Company information

Why telco Vodacom ventured into the funeral and life insurance game

“Telecom companies have large subscriber bases and it does make some sense to try extract some additional value out of that," said Andrew Culbert, Vodacom's

“Telecom companies have large subscriber bases and it does make some sense to try extract some additional value out of that,” said Andrew Culbert, managing executive of Vodacom Telcosurance.

Vodacom is steadily developing its insurance platform in South Africa. The mobile telecommunications giant has been offering insurance against theft, loss and damage of its devices since being granted the licence by the Financial Services Board in 2012. But around 18 months ago it launched its life insurance and funeral cover products, which can be paid for using your mobile phone.

“Because we weren’t 100% sure of what the take-up would be, and how telecom subscribers would relate insurance to the Vodacom brand, we started off by testing the systems – a few minor launches and developing products from scratch. It was quite a lot of work. But we are finding the take up is actually surprisingly good,” said Andrew Culbert, managing executive of Vodacom Telcosurance.

The company’s insurance portfolio generated R441m (US$35m) in revenue for the financial year ending March 2015, and while Culbert says the life and funeral offerings currently contribute only a small portion of this, he expects this to change quickly.

“We would like in five years’ time to have our revenue around 40% on the life and funeral side, and 60% on the device side and the short term insurance side. There is a lot of growth that is still possible.”

But why does a telecommunications company want to venture into the life insurance game?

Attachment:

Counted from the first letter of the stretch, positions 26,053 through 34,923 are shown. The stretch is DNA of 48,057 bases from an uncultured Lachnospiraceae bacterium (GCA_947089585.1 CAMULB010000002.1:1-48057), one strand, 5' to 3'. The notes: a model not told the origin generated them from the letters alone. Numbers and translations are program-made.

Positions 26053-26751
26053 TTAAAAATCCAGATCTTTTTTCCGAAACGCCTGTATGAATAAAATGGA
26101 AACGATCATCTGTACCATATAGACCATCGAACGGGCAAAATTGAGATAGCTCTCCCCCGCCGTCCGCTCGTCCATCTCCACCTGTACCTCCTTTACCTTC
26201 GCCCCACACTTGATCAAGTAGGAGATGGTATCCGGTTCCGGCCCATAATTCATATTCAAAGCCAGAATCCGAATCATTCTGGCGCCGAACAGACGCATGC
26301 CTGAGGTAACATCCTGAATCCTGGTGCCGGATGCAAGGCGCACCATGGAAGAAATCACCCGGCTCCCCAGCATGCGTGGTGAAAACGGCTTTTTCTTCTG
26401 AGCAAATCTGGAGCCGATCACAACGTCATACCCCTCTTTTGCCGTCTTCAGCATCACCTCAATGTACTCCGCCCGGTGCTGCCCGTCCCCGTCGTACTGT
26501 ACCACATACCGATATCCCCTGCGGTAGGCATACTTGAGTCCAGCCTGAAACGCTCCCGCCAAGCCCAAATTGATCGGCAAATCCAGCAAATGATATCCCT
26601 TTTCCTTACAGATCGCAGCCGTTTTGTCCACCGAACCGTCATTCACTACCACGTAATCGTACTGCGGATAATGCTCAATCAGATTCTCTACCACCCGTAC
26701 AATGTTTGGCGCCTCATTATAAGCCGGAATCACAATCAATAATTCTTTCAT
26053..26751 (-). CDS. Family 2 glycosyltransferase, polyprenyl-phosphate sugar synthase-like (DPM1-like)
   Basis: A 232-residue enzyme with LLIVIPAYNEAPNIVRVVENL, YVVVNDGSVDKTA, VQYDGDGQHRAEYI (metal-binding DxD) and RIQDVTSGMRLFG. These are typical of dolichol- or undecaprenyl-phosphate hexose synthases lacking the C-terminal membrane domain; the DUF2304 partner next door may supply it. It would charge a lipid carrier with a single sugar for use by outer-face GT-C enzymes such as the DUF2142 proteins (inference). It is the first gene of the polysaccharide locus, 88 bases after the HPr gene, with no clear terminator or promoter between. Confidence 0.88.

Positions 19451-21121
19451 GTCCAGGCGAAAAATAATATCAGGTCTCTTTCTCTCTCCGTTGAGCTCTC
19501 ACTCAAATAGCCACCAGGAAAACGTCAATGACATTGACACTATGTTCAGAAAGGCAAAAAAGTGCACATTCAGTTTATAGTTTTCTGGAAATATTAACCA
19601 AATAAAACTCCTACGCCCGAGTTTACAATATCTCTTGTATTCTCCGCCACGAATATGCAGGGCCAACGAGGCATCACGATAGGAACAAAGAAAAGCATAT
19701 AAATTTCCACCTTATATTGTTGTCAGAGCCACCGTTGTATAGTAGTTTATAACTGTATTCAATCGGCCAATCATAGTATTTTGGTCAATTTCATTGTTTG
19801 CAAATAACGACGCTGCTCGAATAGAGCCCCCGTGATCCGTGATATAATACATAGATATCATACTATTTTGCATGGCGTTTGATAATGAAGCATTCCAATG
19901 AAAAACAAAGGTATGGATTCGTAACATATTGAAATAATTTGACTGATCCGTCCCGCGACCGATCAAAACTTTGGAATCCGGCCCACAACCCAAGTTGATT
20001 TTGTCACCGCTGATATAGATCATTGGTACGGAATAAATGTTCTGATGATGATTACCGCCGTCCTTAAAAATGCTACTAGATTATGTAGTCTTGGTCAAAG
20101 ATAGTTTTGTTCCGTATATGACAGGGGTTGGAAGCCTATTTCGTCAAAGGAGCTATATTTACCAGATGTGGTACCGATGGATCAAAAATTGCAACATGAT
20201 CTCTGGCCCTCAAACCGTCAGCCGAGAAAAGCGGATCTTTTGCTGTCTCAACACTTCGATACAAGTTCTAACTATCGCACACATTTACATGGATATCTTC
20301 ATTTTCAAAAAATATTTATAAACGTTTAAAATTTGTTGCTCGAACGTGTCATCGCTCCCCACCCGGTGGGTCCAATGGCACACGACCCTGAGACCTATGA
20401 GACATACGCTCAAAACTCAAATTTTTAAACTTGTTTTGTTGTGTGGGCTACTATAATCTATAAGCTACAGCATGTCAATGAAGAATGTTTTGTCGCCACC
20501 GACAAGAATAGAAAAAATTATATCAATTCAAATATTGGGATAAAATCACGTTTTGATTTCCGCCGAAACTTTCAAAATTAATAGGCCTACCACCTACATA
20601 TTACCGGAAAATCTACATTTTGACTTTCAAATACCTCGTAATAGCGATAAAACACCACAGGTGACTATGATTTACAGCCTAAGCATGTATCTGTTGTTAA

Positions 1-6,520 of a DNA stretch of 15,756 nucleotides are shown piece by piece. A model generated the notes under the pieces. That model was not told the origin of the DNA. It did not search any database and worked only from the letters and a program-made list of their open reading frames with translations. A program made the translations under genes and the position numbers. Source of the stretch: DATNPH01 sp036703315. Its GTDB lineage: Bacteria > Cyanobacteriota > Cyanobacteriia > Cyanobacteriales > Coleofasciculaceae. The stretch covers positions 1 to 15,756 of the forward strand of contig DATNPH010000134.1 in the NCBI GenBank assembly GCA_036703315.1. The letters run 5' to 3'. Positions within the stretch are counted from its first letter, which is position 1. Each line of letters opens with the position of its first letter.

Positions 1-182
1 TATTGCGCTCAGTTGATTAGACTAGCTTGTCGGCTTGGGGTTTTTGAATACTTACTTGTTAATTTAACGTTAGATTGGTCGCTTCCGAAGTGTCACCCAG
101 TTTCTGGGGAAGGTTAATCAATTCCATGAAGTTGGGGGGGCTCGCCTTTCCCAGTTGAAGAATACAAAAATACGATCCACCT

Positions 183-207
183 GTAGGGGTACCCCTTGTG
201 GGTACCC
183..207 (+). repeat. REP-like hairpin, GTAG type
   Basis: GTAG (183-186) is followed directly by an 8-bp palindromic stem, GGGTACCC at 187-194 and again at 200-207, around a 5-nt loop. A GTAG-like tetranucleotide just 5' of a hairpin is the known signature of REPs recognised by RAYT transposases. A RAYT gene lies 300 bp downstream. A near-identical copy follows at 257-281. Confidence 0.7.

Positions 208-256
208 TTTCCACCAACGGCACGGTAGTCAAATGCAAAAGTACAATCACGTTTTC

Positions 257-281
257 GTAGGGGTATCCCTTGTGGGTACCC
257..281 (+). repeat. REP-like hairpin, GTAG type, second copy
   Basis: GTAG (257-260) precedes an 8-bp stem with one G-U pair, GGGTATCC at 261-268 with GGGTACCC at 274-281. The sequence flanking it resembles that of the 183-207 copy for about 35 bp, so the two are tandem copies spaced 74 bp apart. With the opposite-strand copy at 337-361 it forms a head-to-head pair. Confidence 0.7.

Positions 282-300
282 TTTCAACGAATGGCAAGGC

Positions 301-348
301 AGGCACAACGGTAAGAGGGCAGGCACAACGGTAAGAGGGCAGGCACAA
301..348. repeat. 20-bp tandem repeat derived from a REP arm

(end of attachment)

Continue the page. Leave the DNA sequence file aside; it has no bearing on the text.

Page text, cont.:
Logical step

According to Culbert, it made sense for Vodacom to develop its insurance offering considering its large customer base, its ability to communicate easily with these customers, the trust surrounding the brand, and its infrastructure.

“Telecom companies have large subscriber bases and it does make some sense to try extract some additional value out of that, particularly with a strong brand… So it is an add-on service to the core business of telecoms.”

He added that as networks such as Vodacom look for additional sources of revenue, there is a “big calling” in financial services. “It’s a fairly natural fit.”

While Vodacom is the first South African telco to offer life and funeral policies, large clothing retailers such as Edgars, Ackermans and Pep, have been doing it for some time, leveraging their customer base and credit facilities. “So that has been in place for a long time, but from the telecoms industry it is all quite new,” said Culbert.

Vodacom is also running a small scheme in Tanzania where it offers life cover through the M-Pesa mobile money platform. “It is still very small, but it is available. That’s the only [other African country] outside of South Africa where we are operating these [insurance policies] at the moment.”

However, he added that over time Vodacom may expand its insurance arm to other African markets – depending on the regulatory environment and how easy it is to secure premiums.

“So we are really piloting the models to see what works best,” concluded Culbert.

, , , , , , ,


Simple Share Buttons